New rules for judicial review declared unconstitutional

The North Gauteng High Court today delivered judgment in the case of Lawyers for Human Rights v Rules Board for Courts of Law and Another, case no 78163/2009.

This was an application challenging the constitutionality of new rules for judicial review passed by the Rules Board and approved by the Minister of Justice.  All parties agreed that the rules would not be implemented until the matter had been finally decided in court.

In terms of the present rules of judicial review, once an applicant has launched an application to review the decision of a state administrator, the applicant has the right to access a full copy of the record of proceedings.  This includes all documents which were before the administrator when he or she made his or her decision.  The applicant, upon perusal of the documents, can then amend the application and modify the grounds of review for the court to consider.

Under the new rules, the prospective applicant would have to provide his or her grounds of review to the administrator before litigation had begun and the administrator would then decide which documents were relevant to the specified grounds of review and given to the applicant.  In addition, the administrator was given a wide discretion to decide whether certain documents could be shared and which were to be kept confidential.  The applicant would then have to launch proceedings with an incomplete view of how the decision had taken place.   

The Court found the new rules unlawful and unconstitutional on a number of grounds, including:

The definition of relevant documents was too restrictive and a violation of an applicant’s right to access information and right to just administrative action under the Constitution;

The provision which allows an administrator to refuse to provide a copy of documents “on any valid ground” was too vague; and

The grounds upon which allowed an administrator to declare documents confidential was also vague and provided no guidance to the administrator.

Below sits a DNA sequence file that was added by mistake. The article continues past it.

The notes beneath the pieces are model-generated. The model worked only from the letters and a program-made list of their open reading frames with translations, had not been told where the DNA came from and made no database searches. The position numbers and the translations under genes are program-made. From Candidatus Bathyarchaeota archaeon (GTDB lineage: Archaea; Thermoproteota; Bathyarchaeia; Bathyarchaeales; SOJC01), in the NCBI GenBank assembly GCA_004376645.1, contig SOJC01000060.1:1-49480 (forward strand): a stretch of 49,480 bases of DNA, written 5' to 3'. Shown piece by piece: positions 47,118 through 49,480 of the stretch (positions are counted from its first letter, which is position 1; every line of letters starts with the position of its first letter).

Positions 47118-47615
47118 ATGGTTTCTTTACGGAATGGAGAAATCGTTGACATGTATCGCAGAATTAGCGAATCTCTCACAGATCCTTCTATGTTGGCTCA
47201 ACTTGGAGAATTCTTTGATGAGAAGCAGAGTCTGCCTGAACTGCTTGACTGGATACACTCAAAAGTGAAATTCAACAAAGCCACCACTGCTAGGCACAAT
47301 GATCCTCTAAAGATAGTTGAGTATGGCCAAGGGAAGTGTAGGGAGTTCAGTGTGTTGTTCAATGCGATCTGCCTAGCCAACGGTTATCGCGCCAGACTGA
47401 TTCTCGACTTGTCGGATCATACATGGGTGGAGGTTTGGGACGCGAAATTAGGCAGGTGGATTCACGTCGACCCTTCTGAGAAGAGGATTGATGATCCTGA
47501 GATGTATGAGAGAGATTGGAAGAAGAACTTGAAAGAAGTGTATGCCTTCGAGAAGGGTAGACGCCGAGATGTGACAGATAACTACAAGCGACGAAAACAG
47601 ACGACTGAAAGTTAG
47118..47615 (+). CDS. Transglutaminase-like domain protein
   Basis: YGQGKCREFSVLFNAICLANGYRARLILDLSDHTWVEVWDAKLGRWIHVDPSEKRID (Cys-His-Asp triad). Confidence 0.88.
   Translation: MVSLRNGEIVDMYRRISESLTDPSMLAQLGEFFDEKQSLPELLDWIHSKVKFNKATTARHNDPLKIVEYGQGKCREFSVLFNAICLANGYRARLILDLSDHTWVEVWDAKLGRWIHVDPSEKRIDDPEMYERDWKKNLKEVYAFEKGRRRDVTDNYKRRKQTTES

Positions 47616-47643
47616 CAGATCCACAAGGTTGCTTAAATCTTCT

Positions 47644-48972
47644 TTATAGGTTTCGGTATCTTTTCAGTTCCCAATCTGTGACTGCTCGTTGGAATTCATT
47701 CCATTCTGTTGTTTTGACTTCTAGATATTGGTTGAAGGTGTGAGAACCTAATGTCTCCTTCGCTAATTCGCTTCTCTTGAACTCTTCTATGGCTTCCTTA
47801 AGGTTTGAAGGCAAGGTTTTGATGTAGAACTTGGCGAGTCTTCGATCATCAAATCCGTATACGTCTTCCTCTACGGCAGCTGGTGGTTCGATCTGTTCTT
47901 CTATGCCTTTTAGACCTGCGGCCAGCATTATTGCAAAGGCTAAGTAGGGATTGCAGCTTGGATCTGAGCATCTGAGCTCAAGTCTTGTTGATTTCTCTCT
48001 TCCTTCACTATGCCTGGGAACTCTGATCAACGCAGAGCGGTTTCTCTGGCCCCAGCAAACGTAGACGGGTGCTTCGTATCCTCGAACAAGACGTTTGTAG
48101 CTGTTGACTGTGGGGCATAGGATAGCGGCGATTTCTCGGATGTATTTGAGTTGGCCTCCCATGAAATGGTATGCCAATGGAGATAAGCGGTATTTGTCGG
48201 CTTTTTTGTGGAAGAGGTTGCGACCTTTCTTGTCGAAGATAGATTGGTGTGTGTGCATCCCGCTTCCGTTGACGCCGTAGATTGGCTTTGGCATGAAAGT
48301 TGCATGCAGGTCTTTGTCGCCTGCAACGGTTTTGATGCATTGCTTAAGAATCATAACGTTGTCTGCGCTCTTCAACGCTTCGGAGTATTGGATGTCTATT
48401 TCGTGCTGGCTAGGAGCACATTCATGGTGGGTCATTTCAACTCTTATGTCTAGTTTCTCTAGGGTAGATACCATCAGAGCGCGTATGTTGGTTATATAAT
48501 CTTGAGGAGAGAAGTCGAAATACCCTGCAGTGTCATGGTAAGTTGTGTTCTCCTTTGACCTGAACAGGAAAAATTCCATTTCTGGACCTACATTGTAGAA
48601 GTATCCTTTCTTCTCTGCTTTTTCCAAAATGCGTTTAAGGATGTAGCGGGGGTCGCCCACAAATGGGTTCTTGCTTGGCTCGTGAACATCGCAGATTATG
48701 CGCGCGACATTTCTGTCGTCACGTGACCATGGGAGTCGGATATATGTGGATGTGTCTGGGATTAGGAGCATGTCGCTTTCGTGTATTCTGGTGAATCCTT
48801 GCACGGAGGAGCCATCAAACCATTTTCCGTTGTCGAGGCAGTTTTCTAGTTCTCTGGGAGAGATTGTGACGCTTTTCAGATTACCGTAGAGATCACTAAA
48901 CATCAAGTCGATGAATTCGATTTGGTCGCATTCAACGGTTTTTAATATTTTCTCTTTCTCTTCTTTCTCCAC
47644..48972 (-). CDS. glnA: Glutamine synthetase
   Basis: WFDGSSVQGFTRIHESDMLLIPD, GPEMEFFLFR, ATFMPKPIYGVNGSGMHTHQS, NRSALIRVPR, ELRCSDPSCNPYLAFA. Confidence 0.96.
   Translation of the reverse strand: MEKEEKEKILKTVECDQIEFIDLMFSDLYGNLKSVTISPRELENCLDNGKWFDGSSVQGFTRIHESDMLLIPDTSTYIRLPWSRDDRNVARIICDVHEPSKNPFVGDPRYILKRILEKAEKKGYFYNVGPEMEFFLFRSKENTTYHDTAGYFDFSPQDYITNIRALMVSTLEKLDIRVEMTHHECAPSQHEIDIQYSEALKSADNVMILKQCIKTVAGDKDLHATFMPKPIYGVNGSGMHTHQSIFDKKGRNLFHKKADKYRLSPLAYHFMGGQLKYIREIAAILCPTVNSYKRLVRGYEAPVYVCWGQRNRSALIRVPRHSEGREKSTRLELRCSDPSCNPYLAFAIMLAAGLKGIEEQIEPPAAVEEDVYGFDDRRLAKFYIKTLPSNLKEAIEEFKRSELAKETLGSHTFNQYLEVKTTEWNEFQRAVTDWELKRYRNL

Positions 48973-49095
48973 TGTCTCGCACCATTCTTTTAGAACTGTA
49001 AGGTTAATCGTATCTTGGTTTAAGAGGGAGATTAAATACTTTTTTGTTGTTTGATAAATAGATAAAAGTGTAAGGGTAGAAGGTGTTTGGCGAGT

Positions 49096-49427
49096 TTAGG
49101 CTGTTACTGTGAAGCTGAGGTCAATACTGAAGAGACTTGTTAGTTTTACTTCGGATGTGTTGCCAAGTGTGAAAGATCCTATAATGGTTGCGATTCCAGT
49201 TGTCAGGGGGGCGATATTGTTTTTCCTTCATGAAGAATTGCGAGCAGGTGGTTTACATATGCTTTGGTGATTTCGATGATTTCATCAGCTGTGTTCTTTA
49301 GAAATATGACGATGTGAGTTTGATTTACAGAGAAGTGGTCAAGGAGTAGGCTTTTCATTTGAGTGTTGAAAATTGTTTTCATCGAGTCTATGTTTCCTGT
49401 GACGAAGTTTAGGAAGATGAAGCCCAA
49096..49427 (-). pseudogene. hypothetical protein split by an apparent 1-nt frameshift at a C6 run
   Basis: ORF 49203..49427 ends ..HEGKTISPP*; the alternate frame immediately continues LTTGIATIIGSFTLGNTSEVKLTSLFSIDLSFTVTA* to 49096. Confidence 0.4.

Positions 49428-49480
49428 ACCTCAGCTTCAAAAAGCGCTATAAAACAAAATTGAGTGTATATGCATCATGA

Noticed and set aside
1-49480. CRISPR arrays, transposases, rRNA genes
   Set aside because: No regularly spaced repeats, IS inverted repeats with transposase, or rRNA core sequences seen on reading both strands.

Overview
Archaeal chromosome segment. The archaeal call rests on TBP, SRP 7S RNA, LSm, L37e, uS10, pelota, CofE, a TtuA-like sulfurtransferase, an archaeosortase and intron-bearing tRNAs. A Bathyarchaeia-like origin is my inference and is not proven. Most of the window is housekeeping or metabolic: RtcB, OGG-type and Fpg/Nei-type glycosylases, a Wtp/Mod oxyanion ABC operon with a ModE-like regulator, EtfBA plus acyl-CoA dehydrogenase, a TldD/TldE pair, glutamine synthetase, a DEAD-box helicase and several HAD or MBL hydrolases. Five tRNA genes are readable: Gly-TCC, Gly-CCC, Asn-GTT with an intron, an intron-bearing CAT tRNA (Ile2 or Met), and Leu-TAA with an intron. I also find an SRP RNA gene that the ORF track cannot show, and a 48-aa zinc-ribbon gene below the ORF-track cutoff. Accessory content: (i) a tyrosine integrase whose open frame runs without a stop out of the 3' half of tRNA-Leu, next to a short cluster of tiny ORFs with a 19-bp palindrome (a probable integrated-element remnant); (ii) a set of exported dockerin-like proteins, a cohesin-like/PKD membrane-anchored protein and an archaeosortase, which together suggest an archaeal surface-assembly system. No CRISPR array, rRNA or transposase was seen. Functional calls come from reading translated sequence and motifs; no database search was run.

Although the respondents relied on arguments that such wide provisions for access to all documents before the administrator was too expensive and onerous on the state, the Court reiterated previous judgments of the Constitutional Court that administrative inconvenience cannot be used as an excuse to limit fundamental rights.  The right to review decisions of state administrators and have access to information held by those administrators are among such fundamental rights.

“LHR is very pleased with the outcome of the application,” said Jacob van Garderen, national director of Lawyers for Human Rights.  “We believe that access to information and judicial review remain two of the most important tools available to those whose constitutional rights are under threat. This decision reaffirms the need for government administrators and those affected by their decisions, particularly vulnerable groups and marginalised communities to be placed on a more equal footing when defending rights in court”

At present, the current Uniform Rule 53 still applies to judicial review proceedings including the right to a full copy of the record of proceedings.

LHR would like to thank Legal Aid South Africa for their continued financial support of this case and LHR’s public interest litigation.

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